ACCESS credentials could be on the verge of change with news the Defense Information Systems Agency, the Pentagon’s IT services branch, will start pushing out the first prototype replacements for its converged common access card by year’s end.
The American military’s replacement for the common access card is going to be biometric and smart phone-based to ensure it can be used effectively in the field and is likely to integrate multiple authenticators.
The DoD’s common access card is a standard ID issued to up to 2 million service personnel in the U.S. and is used for building and area access, as well as for accessing computers and networks.
DISA has been working on at least 7 authentication factors, including face recognition, voice recognition, gait recognition, hand pressure, wrist tension, device orientation, GPS location, as well as associated factors including trusted peripherals and networks.
“Prototype devices for establishing assured identity are being developed right now,” said Vice Admiral Nancy Norton, DISA’s director, at an AFCEA cybersecurity operations conference in Baltimore in May.
“The first few (reports suggest the number is 75) will arrive this summer to assist with determining the right test parameters”.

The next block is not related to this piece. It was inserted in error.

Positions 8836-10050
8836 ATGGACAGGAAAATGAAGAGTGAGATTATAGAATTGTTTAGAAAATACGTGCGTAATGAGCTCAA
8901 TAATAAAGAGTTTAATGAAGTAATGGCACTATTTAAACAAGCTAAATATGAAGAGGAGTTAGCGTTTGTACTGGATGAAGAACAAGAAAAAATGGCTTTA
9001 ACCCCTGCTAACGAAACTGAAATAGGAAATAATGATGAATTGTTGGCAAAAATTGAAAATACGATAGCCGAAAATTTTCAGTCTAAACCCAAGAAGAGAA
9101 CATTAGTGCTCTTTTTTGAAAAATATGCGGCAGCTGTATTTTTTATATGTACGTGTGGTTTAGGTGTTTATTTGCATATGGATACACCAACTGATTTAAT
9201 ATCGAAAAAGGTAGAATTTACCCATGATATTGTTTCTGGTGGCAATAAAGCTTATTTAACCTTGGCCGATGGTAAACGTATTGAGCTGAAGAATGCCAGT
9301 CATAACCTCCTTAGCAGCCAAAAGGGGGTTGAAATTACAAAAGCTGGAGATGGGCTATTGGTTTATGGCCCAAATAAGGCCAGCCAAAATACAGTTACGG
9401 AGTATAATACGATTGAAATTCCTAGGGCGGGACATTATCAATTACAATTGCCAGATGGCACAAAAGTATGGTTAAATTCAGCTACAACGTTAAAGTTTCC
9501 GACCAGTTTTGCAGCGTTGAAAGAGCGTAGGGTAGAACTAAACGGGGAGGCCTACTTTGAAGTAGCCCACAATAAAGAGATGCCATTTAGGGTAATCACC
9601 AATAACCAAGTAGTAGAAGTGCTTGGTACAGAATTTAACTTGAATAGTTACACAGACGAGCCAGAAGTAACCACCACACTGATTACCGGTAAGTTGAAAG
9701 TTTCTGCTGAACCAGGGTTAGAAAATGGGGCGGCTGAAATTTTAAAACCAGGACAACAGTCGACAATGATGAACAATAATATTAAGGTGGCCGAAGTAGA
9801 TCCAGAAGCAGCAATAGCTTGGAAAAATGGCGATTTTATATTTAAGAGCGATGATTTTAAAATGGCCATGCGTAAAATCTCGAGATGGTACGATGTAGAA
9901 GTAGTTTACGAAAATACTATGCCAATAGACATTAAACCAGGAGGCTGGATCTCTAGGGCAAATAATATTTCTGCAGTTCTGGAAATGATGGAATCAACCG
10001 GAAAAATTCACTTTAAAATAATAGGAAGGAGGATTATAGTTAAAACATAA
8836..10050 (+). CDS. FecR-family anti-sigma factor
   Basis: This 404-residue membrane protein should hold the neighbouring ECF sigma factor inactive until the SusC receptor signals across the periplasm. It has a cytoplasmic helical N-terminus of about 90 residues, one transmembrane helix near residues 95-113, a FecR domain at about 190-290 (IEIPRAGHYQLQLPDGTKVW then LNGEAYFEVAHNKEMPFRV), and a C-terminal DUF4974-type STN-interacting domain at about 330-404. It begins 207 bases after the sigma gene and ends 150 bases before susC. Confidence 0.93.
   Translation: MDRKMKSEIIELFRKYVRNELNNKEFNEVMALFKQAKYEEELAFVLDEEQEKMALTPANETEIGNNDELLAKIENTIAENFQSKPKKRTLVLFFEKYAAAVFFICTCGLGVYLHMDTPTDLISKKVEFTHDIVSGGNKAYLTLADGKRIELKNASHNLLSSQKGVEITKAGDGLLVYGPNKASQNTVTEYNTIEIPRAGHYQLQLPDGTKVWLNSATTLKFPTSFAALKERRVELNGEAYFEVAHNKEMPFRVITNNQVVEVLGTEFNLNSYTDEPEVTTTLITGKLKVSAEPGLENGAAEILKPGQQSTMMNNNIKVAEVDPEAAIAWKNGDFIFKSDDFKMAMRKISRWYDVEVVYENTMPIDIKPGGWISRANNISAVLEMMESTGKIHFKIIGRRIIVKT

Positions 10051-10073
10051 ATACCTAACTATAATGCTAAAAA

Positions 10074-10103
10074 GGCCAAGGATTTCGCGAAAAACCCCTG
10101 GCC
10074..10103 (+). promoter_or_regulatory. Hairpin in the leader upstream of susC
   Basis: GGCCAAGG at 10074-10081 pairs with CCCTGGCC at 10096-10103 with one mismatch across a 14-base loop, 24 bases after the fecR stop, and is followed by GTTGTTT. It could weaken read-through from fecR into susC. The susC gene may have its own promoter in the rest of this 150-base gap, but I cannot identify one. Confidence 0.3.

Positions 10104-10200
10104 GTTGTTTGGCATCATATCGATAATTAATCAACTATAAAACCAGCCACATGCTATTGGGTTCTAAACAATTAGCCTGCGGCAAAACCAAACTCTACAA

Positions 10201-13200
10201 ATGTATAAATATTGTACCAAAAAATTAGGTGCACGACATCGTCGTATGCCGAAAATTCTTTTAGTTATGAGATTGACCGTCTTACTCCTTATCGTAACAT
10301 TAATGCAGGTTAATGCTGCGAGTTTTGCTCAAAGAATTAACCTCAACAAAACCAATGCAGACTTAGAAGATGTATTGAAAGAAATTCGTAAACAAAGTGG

According to Nextgov, Steve Wallace, technical director at DISA, said the authentication pilot program was coming from a private company using DISA funding and that the biometric technology will be embedded in smartphones. Partner organisations using this technology will receive a risk score for a person attempting access, allowing them to make a highly informed authentication decision.
According to Wallace, the new tool will be installed on smartphone chipsets and will be able to continuously gather and verify encrypted identifying information. Wallace told Nextgov, the capability would be available in mobile devices within a couple of years and will be widely used.
There’s no official confirmation of this speculation but the decision to take authentication onto mobile devices in the future may explain some of the tension that currently surrounds the supply of 5G network hardware and services.